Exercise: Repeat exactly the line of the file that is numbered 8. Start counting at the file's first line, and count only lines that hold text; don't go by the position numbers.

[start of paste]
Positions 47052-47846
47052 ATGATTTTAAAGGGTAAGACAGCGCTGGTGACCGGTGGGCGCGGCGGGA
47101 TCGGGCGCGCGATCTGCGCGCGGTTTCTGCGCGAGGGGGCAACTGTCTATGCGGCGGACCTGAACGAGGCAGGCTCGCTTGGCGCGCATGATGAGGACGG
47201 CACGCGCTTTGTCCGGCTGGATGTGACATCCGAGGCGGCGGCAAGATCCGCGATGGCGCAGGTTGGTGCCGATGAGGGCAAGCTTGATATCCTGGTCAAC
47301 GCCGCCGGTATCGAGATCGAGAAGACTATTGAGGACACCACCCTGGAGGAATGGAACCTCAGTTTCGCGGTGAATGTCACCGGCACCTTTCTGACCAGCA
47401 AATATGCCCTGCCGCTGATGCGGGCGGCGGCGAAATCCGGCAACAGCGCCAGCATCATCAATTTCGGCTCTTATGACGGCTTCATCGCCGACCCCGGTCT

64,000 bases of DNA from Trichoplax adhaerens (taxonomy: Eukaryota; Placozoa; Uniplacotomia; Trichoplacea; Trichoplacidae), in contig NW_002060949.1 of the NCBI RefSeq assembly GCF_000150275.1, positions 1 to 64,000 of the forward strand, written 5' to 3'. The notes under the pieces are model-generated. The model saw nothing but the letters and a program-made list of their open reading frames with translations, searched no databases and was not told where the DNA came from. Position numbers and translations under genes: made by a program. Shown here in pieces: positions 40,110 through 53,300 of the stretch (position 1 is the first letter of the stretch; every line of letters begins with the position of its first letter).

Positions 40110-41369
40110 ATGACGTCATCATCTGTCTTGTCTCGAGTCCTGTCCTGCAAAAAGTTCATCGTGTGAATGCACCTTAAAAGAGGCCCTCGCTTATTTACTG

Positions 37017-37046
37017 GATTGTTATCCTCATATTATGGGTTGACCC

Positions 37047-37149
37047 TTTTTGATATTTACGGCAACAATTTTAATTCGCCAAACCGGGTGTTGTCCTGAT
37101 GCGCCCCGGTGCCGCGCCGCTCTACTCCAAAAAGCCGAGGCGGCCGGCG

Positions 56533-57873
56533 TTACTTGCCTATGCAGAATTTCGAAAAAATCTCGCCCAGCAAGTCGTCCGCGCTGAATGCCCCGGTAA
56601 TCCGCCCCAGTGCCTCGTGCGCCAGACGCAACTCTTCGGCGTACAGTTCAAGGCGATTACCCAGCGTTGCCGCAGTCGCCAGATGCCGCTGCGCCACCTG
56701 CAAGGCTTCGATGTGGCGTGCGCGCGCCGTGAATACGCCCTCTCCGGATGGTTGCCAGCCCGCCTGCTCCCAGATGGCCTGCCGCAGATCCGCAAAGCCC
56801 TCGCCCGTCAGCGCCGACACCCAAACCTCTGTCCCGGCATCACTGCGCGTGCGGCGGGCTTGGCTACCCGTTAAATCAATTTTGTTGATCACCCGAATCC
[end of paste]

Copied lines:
Positions 40110-41369